By Paul Williams
THE EXODUS of senior Welsh players to the Aviva Premiership and the Top 14 has meant that the Welsh Regions have been forced to make good use of their academies. Eli Walker, Harry Robinson, Rhys Patchell and Samson Lee are just a snippet of those talented youngsters who made an impression last season. So which young players should we keep an eye on this coming season?
Region Cardiff Blues Position Centre DoB 11/2/1993 Height 6ft 3in Weight 15st 8lb
I have my suspicions that the Cardiff Blues are operating a genetic cloning project in the bowels of Cardiff Arms Park. No sooner has Jamie Roberts vacated the club then they wheel out Cory Allen – 6ft 3in and 15st 8lb at the age of 20. However, Allen isn’t simply a crash-ball 12 – there’s more to his game than that. Crash-ball centres don’t survive long on the sevens circuit – Allen scored the official Try of the Tournament in this year’s Hong Kong Sevens. Whilst Allen is able to truck the ball up in the 12 channel, he has also demonstrated an effective offloading game and a promising passing game. Whilst it is too early to compare Allen to Roberts, the early signs look favourable.
Region Newport Gwent Dragons Position No 8 DoB 22/07/1993 Height 6ft 2in Weight 16st 1lb
The Dragons are in an enviable position when it comes to No 8s. Not only do they have one of the world’s leading Test players in Toby Faletau, they also have Ieuan Jones as his understudy. Although Jones is still 20, he was part of this year’s U20s squad, which made the final of the Junior World Cup, and his limited appearances for the Dragons have been of ‘senior’ standard – and a very good senior standard at that. Jones’s blend of short carries from the base and deeper carries in the wider channels are effective and his work ethic is reassuring. The Dragons unearthed two fine back-rowers in Dan Lydiate and Toby Faletau; with Ieuan Jones, they may have done it again.
Region Ospreys Position Wing DoB 22/03/1995 Height 6ft Weight 15st 1lb
It seems a little premature to be talking about Dafydd Howells’s potential career. After all he’s only 18 years old (I have a jumper that’s older than him!). However, it’s hard to ignore his ability. Howells has all of the attributes that you would expect from a modern winger. He is 6ft, 15st-plus and has Test-level speed over 40 metres. However, his most desirable attribute is his ability to change direction without losing momentum – few players have that skill and those that do often excel. Howells’s rise through the ranks has been rapid – he has only played nine games of senior rugby, five for Neath, two for the Ospreys and two for Wales. There is little evidence to suggest that his career will slow this season – the lack of ‘genuine’ wings at the Ospreys mean that Howells could feature prominently, particularly during the international windows.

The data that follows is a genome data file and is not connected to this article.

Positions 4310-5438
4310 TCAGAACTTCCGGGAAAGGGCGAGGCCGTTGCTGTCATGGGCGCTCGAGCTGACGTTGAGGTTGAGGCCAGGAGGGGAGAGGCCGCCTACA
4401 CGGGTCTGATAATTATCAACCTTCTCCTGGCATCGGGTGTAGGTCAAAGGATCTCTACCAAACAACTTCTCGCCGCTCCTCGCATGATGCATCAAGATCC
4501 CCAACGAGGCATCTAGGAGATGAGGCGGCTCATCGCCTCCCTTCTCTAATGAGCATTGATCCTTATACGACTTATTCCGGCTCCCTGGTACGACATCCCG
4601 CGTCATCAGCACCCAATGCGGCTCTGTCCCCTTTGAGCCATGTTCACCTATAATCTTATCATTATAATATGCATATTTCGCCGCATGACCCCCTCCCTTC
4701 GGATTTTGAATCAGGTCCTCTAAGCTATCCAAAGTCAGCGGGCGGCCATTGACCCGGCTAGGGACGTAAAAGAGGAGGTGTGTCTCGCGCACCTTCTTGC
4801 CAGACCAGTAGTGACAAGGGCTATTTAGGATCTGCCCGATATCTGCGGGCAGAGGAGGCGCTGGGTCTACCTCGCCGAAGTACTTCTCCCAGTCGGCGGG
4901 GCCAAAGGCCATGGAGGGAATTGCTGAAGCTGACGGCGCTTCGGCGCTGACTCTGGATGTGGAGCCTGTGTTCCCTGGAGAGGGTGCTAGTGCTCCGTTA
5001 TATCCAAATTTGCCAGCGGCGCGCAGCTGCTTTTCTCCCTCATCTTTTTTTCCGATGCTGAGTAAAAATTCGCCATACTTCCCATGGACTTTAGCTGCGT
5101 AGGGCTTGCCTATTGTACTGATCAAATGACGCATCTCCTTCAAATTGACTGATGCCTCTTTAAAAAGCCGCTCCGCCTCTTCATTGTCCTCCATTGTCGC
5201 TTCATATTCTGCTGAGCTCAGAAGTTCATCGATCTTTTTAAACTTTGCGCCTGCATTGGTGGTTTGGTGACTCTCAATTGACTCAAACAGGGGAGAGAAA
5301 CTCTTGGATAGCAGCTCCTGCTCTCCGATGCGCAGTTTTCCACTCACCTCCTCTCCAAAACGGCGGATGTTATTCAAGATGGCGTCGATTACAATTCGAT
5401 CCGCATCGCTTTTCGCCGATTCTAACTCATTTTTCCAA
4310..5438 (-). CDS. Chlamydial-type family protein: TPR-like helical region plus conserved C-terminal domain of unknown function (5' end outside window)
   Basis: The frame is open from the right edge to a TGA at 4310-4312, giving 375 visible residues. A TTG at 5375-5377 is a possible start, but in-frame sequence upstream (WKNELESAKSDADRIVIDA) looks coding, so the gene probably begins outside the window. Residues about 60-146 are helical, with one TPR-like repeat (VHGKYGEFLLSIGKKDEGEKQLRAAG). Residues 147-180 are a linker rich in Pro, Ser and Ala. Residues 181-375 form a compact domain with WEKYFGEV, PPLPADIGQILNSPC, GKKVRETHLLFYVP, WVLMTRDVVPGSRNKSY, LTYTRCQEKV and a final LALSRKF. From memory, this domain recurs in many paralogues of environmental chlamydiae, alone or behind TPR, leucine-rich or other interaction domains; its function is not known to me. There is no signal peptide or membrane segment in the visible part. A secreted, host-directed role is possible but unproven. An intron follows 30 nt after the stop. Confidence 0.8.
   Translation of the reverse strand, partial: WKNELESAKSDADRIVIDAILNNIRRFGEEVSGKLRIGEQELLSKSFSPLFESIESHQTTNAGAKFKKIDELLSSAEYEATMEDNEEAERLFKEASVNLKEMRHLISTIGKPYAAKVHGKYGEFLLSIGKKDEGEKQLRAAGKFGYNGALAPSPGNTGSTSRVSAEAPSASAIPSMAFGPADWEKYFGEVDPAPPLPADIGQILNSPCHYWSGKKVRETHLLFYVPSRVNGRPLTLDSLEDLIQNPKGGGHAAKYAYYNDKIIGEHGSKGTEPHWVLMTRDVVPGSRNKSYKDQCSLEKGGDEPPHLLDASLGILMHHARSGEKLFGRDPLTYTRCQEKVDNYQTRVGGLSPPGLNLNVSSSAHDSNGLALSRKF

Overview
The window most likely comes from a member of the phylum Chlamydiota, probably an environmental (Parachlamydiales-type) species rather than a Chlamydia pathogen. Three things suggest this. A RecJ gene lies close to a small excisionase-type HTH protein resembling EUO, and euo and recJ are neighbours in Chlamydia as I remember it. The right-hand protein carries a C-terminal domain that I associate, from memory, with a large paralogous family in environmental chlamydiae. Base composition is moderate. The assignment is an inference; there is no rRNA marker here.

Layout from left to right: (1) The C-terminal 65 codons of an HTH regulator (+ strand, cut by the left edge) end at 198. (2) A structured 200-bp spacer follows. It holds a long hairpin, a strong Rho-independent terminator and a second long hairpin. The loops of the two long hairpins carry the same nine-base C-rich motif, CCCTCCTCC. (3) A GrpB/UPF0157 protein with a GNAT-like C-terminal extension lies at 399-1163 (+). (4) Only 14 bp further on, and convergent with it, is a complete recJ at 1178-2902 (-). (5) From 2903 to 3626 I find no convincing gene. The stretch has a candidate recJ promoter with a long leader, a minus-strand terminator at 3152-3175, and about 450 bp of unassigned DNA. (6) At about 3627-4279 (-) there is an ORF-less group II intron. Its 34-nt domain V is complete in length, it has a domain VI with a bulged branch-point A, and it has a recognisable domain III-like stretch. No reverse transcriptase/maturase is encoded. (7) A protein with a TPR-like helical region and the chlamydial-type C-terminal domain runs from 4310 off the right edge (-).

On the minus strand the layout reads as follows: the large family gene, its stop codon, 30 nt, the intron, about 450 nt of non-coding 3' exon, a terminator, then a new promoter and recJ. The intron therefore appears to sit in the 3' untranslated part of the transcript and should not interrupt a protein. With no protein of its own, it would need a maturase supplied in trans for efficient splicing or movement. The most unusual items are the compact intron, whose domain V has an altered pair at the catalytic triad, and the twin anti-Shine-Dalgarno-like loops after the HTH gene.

Region Cardiff Blues Position Centre DoB 2/10/1991 Height 6ft 2in Weight 15st 1lb
Owen Williams is a rare find, and not just for Cardiff Blues and Welsh rugby – Williams is a rare find for rugby as a whole. He’s a 13. A real 13. Not a ‘smaller’ 12 who has been shunted out into the wider channel. Williams is an outside-centre who looks for, and has the ability to make, the outside break. A 13 who can find space on the outside is invaluable to any team facing claustrophobic ‘out-to-in’ defensive systems. It is also worth noting that whilst Williams has the ‘refined’ characteristics required by a classic outside-centre, he also has the ‘unrefined’ qualities required in a modern defensive skill-set – his tackling is rock-solid. Williams should receive plenty of game time this season at the Blues and the Arms Park’s new fast, stable, 4G pitch should help accentuate his skill-set.
Region Scarlets Position Full-back/outside-half DoB 20/09/1993 Height 5ft 8in Weight 12st 10lb
Jordan Williams is arguably the most exciting young talent in Welsh rugby and whilst there is still some debate as to whether he is best suited to full-back or outside-half, there is no debate regarding the effectiveness of his offensive skill-set – he beats so many players that it almost qualifies as GBH. In a modern game dominated by contact, not cunning, Williams’s footwork and lateral movement, combined with an immaculate distribution and offloading game, set him apart. Williams’s performances in this year’s Junior World Championship were, at times, mesmerising, and his ability to beat the first tackler and gain 15 yards was a major factor in Wales U20 making the final. But perhaps the greatest indicator of Williams’s potential is the praise that he has received from the media – the New Zealand media. We, in Wales, are eager to build up a future star, often with little justification, but praise from the Kiwis is praise indeed.